Because the pain is too intense, and the wound is still fresh even seven years after the fact, I rarely speak about the injustice done to my person: I was Twitter-blocked by Bryan Harsin.
The year of infamy was 2013, and Mr. Harsin was the head coach of Arkansas State, having inherited riches from celebrity coaches Hugh Freeze and Gus Malzahn. On September 21, the Red Wolves made the quick trip to Memphis take on the blue-striped Tigers, a team we had dominated in recent meetings.
It was a mid-afternoon game. The weather was insanely perfect; sunny, mild. A former citizen of Memphis, I seated myself among my old brethren, all of whom expected to see their beloved Tigers manhandled by the up-an-coming Red Wolves. I assured them that we would be tough but also mercifully gentle.
The Tigers proceeded to unceremoniously roll Arkansas State 31-7 behind a fairly mediocre performance from future NFL first round draft pick Paxton Lynch. The Red Wolves looked hopeless at every facet of the game, save an iconic “Superman” TD dive from Red Wolves Legend J.D. McKissic.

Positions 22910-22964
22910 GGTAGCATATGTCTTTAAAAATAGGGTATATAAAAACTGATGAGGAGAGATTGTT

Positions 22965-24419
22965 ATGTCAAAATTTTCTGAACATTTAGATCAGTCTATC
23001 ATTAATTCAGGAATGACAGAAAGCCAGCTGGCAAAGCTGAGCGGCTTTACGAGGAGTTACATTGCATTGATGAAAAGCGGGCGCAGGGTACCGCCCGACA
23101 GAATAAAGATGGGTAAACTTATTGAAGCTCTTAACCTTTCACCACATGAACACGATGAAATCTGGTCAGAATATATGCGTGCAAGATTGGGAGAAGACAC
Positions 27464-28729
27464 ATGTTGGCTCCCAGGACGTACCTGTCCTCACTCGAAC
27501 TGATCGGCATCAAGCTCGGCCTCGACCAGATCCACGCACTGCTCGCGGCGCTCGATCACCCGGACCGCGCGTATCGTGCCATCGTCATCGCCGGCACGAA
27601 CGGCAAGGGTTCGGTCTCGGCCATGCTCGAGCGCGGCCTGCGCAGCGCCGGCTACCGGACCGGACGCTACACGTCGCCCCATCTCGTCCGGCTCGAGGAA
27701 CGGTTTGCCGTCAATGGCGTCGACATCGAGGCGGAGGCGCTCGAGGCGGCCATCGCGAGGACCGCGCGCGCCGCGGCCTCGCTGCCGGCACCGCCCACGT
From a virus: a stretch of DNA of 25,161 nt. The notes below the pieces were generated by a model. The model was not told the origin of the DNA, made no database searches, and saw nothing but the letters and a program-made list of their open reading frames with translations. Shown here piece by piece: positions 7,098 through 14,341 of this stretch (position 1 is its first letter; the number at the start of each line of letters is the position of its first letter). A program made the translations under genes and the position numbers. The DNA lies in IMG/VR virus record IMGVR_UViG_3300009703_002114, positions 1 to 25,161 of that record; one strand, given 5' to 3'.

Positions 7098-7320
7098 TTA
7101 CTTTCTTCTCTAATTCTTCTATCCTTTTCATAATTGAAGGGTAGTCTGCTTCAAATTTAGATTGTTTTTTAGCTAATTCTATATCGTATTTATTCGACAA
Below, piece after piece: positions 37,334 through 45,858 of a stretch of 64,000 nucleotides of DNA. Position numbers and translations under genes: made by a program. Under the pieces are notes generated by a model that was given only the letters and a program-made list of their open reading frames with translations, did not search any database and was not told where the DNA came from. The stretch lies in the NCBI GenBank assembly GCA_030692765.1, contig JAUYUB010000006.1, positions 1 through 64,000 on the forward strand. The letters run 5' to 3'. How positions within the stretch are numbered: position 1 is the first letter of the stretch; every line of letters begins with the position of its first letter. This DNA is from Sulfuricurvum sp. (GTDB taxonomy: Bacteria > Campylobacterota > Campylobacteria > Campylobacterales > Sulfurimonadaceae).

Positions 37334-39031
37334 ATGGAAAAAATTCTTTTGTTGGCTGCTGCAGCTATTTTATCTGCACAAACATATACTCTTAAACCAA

After the game, I was filled with 1) beer, and 2) chagrin. I pulled out my Twitter box and hinted that maybe Bryan Harsin had underestimated the Tigers and the fan’s thirst for the rivalry. I likely retweeted reports that Tigers players were bragging post-game that they knew every play that was coming from the Red Wolves, implying that Harsin’s offense was predictable as a Nicholas Spark’s novel. I was unhappy.
The next day, I was Twitter blocked by Harsin. But I wasn’t alone! It was a social media massacre. Dozens and dozens of Red Wolves fans had been digitally divorced by the program’s head football coach. Harsin wasn’t in the mood for criticism, constructive or otherwise. It was a social fuck you.
It’s a fan’s right to gripe. We’re solicited for our devotion, and when we give it, we’re often ordered to leave our opinions at the cashier’s window. We buy the tickets. We donate to the foundations. We purchase the merch. We fill the seats and we subscribe to the cable packages. Fans have no right to be abusive to players or dicks to coaches, but we’ve earned the right to weigh in.
Following the Harsin Twitter Massacre, the Red Wolves have been incredibly transparent to the fans, with AD Terry Mohajir bearing the slings and arrows of fan dismay with relative good grace. Coach Blake Anderson has, on occasion, blocked aggressive fans on his Twitter feed, but overall he bears criticism well. He’s even reached out to me to discuss my own critiques, politely offering his point of view when he could have just ignored me.
It’s a fan’s right to gripe. With our devotion comes expectations. We want results in exchange for our dollars. But mostly, we want a program to be proud of. And if you ask us to invest in your program both financially and emotionally, you must also embrace the darker shades of enthusiasm that follows a loss.
Players, coaches, and fans want the same thing: victory. We’re alike after all.